As banks continue to push corporate clients to handle payments electronically, they are showing less interest in processing paper checks and invoices at lockbox facilities.

Bankers say that offering electronic payments services enables them to offer a variety of other for-fee features, while the arduous work of opening envelopes and sorting checks is becoming less viable, particularly as people write fewer of them.

This is especially true for retail lockboxes, which process consumers' payments to billers. And Citigroup Inc.'s deal last week to sell its entire operation to First Data Corp. shows that the same trends are starting to hit the wholesale business where business-to-business transactions are handled.

Amol Gupte, the head of Citi's North American treasury and trade solutions unit, said the New York company agreed to sell its retail and wholesale lockbox units to First Data in order to focus on more lucrative payments services, such as receivables management and information reporting.

He noted that lockbox sites typically have complicated machinery and extensive automated systems that need to be maintained, making them more like an industrial plant than a banking service. Citi concluded that lockbox "is a manufacturing business we did not want to be doing ourselves," Gupte said.

Earlier this month JPMorgan Chase & Co. sold its retail lockbox business to the payments processor Regulus Group LLC.

Barry Barretta, a principal at the Chicago consulting firm Treasury Strategies Inc., said the two deals signal an inflection point in the lockbox business, as more banks exit the market.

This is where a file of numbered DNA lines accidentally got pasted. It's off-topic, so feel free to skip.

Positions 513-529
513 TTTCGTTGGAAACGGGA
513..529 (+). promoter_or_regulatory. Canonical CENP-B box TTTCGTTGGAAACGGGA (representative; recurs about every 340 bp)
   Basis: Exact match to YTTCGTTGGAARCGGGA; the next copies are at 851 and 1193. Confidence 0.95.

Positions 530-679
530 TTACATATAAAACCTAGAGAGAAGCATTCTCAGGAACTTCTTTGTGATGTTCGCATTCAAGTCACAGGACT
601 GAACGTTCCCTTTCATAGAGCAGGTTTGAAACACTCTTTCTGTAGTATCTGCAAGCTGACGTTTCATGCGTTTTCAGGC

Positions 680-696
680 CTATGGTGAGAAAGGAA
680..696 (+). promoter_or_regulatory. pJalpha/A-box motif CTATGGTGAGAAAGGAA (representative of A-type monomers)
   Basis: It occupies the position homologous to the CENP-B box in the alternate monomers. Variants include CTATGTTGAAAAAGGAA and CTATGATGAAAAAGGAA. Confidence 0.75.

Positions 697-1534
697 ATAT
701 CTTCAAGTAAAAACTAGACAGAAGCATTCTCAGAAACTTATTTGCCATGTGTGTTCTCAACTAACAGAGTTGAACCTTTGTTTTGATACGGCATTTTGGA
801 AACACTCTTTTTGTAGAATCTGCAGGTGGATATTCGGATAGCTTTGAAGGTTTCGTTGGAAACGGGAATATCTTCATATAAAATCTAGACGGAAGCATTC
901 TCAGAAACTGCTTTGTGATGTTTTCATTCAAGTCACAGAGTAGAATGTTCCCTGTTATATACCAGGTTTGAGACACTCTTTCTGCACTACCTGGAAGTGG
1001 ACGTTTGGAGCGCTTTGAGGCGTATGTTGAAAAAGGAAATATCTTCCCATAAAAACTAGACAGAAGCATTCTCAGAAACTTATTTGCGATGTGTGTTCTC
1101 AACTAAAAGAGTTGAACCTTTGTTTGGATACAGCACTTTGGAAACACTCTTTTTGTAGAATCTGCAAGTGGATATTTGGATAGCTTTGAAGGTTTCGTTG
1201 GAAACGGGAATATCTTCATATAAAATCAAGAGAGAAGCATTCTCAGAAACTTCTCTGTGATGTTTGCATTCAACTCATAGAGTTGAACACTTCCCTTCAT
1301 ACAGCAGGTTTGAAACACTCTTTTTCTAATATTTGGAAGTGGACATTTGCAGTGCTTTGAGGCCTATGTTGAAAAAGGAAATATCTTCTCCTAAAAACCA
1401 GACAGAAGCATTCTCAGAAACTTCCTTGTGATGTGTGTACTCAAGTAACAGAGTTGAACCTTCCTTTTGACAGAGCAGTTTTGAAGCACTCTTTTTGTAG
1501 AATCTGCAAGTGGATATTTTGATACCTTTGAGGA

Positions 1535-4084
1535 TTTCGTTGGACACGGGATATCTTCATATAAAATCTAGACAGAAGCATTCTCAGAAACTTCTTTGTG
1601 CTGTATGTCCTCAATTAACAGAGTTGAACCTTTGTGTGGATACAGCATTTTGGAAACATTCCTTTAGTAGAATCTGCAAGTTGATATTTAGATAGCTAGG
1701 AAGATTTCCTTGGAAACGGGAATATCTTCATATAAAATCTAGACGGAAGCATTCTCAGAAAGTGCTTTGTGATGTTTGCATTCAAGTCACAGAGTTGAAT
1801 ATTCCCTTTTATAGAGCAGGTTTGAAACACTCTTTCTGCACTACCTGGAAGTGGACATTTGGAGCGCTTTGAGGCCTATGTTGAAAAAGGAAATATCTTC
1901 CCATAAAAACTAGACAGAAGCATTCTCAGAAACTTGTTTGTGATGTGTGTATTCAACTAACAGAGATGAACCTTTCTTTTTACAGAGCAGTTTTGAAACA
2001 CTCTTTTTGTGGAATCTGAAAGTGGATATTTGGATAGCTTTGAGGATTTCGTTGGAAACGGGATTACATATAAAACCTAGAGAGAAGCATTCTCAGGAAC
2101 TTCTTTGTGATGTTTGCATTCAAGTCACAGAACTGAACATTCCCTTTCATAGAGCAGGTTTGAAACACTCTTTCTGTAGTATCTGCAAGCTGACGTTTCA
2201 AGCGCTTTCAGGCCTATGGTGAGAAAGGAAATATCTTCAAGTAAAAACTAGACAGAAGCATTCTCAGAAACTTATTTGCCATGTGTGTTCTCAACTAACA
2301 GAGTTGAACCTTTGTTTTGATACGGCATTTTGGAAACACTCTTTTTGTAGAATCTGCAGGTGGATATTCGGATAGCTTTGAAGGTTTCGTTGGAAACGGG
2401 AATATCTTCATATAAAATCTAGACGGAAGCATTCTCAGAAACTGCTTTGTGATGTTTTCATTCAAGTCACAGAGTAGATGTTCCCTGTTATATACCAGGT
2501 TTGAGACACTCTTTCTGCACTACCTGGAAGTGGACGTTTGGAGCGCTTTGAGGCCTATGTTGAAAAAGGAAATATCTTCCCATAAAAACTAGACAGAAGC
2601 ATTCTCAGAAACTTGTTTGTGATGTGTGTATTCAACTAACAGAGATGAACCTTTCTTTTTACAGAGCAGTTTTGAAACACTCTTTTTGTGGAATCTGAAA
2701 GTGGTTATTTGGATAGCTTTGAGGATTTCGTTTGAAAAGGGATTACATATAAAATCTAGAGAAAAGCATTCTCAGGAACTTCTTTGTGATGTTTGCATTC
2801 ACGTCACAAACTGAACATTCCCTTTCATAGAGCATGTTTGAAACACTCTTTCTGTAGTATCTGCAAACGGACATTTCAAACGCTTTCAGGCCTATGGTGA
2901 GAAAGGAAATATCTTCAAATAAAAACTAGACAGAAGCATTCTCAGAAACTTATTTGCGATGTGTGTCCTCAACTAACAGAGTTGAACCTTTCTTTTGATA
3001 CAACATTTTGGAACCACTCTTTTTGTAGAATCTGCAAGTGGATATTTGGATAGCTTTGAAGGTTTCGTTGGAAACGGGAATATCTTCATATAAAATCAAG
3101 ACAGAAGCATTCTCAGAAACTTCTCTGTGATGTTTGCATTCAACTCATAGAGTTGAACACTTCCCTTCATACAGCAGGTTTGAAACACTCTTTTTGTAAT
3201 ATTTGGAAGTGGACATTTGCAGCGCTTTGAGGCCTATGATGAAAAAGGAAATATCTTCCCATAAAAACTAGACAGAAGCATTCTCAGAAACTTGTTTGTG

"The retail trend is almost completely played out," Barretta said. "The wholesale piece, you're just seeing that start."

Banks have been more willing to outsource their retail lockbox functions while retaining the wholesale businesses, which handle more complicated transactions and therefore carry a higher fee.

Craig T. Vaream, a managing director in the JPMorgan Treasury Services unit and its receivables product executive, said that handing off its lockbox unit was a tough call.

"Owning something is always better than not," Vaream said. "We need to be close to the client and understand how to provide that capability for them."

But retail lockbox is a straightforward job, Vaream said, processing checks for amounts that correspond to payment coupons and posting the payments to customers' accounts. The increasing use of electronic payments and credit cards eventually led JPMorgan Chase to conclude that it was a declining business.

But wholesale lockbox services are more complex and more lucrative, he said, because a single check can cover multiple invoices and include a range of disputed items, partial payments or other adjustments. "We will not be exiting this business," Vaream said.

Still, vendors that offer lockbox service say they are preparing for more wholesale volume.